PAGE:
Then there are the concerns of Wen Jiabao. Chinas premier wasnt always a reformer: his stint as premier, which formally comes to an end in March 2013, when he is replaced by likely successor Li Keqiang, has been notable for its conservatism.
Wens decade in power coincided with the consolidation of power in the hands of a few state organizations, notably a handful of regulators and a few leading state enterprises, led by the manufacturers and the Big Four banks.
That it is this nexus of power at which Wen has taken aim in his fading years is interesting. Some say it merely makes him look and sound like an old man in a hurry. Others identify a whisper of Dwight D Eisenhowers farewell presidential address in 1961, in which he warned of the untamed power of Americas military-industrial complex. In much the same way, Wen is now excoriating Chinas banks and, through them, an entire state of vested interests handily overlooking the fact that it was his administration that handed them unheard-of power, profits and privilege.
Wen knows he cannot change anything overnight. Political reform may take decades and still never be complete. Economic reforms are, in many ways, just as tough to push through. Most of Chinas top leaders, along with those who have profited from its rise, support the Beijing Consensus, an ill-defined term connoting the gradualist, authoritarian Chinese model of state capitalism.
Fracturing this cosy consensus wont be easy. Wens recent speeches, suggests Wolf, are carefully pitched to beat the bushes and see if anyone who agrees with this policy is inclined to step out and reveal themselves. Only then will Wen (and with him the countrys reformist thinkers) be able to shift the argument away from an inherent belief in the Beijing Consensus towards a time when China can begin the process of recasting its economy.
Wen has potential backers, notably Chinas smaller lenders and a small batch of increasingly powerful, privately run mainland corporates firms such as telecoms equipment manufacturer Huawei and auto maker Geely. Then theres the relatively liberal enclave of the PBoC (Peoples Bank of China) its worth noting that the China 2030 report, a huge tome issued in March 2012, which slammed Beijing for failing to support private enterprise, was co-authored by World Bank president Robert Zoellick and a small group of PBoC officials.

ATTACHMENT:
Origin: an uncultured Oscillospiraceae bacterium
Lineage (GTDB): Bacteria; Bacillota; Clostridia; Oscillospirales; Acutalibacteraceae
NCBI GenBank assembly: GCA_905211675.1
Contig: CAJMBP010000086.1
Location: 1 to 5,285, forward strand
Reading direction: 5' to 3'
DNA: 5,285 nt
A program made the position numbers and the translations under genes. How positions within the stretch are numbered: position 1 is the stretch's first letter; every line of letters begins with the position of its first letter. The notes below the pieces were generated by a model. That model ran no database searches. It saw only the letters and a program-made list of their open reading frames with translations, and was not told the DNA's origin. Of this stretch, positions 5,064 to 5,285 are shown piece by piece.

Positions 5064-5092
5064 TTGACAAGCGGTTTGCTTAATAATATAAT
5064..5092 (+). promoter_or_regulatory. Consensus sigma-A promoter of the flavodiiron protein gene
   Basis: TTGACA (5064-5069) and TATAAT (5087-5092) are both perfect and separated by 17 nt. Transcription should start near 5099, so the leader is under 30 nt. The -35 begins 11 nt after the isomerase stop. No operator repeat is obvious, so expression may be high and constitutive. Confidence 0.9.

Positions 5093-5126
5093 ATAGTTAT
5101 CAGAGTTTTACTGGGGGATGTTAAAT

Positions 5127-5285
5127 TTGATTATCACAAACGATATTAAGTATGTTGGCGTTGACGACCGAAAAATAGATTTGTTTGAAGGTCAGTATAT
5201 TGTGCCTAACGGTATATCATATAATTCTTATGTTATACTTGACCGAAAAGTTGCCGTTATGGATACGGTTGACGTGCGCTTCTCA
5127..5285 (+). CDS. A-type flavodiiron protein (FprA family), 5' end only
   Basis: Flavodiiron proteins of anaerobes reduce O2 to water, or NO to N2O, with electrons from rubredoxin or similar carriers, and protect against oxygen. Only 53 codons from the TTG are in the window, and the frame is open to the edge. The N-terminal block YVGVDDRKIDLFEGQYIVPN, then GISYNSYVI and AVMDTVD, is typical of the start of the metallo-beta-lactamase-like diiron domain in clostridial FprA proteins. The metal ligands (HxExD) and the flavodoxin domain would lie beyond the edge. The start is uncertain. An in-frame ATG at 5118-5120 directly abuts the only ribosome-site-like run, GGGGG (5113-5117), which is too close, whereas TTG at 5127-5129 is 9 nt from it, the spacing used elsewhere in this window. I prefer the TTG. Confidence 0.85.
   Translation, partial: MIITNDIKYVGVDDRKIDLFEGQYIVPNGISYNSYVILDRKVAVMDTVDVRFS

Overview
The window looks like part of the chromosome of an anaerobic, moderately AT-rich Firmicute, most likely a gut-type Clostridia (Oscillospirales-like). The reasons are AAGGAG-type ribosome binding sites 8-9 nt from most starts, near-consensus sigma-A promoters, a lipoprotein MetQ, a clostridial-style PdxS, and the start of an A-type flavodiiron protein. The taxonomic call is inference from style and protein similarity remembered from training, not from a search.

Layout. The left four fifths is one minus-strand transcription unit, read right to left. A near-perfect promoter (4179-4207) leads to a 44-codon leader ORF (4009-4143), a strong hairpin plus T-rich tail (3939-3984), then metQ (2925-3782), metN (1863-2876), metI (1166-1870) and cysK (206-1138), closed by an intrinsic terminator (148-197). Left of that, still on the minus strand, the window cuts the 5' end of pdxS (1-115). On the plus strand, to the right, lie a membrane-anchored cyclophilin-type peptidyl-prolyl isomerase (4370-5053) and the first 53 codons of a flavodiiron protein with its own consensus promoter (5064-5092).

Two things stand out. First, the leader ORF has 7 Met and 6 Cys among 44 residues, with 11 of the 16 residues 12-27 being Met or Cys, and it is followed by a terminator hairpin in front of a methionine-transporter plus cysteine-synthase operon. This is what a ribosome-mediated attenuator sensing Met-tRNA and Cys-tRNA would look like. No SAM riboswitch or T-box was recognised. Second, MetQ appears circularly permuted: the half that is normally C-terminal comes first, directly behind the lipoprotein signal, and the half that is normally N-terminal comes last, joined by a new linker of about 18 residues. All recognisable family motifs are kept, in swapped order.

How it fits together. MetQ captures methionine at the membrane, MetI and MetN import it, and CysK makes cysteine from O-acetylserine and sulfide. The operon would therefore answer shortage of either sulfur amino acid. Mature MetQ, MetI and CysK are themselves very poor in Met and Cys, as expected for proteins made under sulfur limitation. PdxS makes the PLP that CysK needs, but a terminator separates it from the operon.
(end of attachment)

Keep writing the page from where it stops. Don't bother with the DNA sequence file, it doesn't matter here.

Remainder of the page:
An influential paper published last year by Yasheng Huang, a professor at the MIT Sloan School of Management, noted that China performed best when it pursued liberalizing, market-oriented reforms that moved away from statist policies.
Wen remains outgunned: several hugely powerful lobbies want the Beijing Consensus to endure for as long as it can. Chinas leading banks profit from the status quo, as do leading export-focused SOEs (State-owned Enterprises) and much of the remaining edifice of power.
The big division in policy circles is that on one hand you have a group that says that the current situation is unsustainable, and believes the economy must shift from production to more consumption, says Michael Pettis, a finance professor at Peking Universitys Guanghua School of Management. Then on the other side of that argument are people who dont see a problem with the current model people who believe that the state sector has done fine, and will continue to do fine.
Chinas outgoing premier clearly doesnt believe that to be true. Despite spending the past decade fighting against much needed reforms, Wen is doing one, final thing: laying the groundwork for the new generation of leaders, who take office in early 2013.
The new group of top mandarins is set to be led by two more technocrats, a new premier (Li) and president (Xi Jinping) who got where they are by knowing when to champion an issue. Wen is doing the groundwork for them now, creating foundations upon which a case in favour of economic and financial recalibration can be built, as and when the time is right.
Few outside China doubt that the countrys economic model needs a serious rethink. The economy is slowing, and will continue to slow further, precisely because it is so skewed. China cant rely on exports to power its economy forever, particularly at a time when the European economy is heading into recession, says Liu Li-Gang, chief Greater China economist at ANZ in Hong Kong. It has to cut its reliance on exports and boost domestic consumption.
Doing this will require Beijing to liberalize its fiscal policy further, allowing capital to move into and out of the country with greater ease, and move toward a less statist economic model powered by private companies and a broader range of credit institutions. Maybe in time Chinas politicians will come to see private enterprise as Churchill saw it: not a predatory tiger, or a cow to be milked, but a healthy horse pulling a sturdy wagon.
These choices arent easy. The nations long-term growth prospects will only become clear once inefficiencies in industry, real estate and banking are ironed out.
As Peking Universitys Pettis notes: If you do change the system, youll see a slowdown in growth. But if you dont, youll end up with bigger and bigger imbalances, as well as a slowdown in growth. Yet just maybe, thanks to an old premier in a hurry, China has finally shown the ability to dream, if only a little.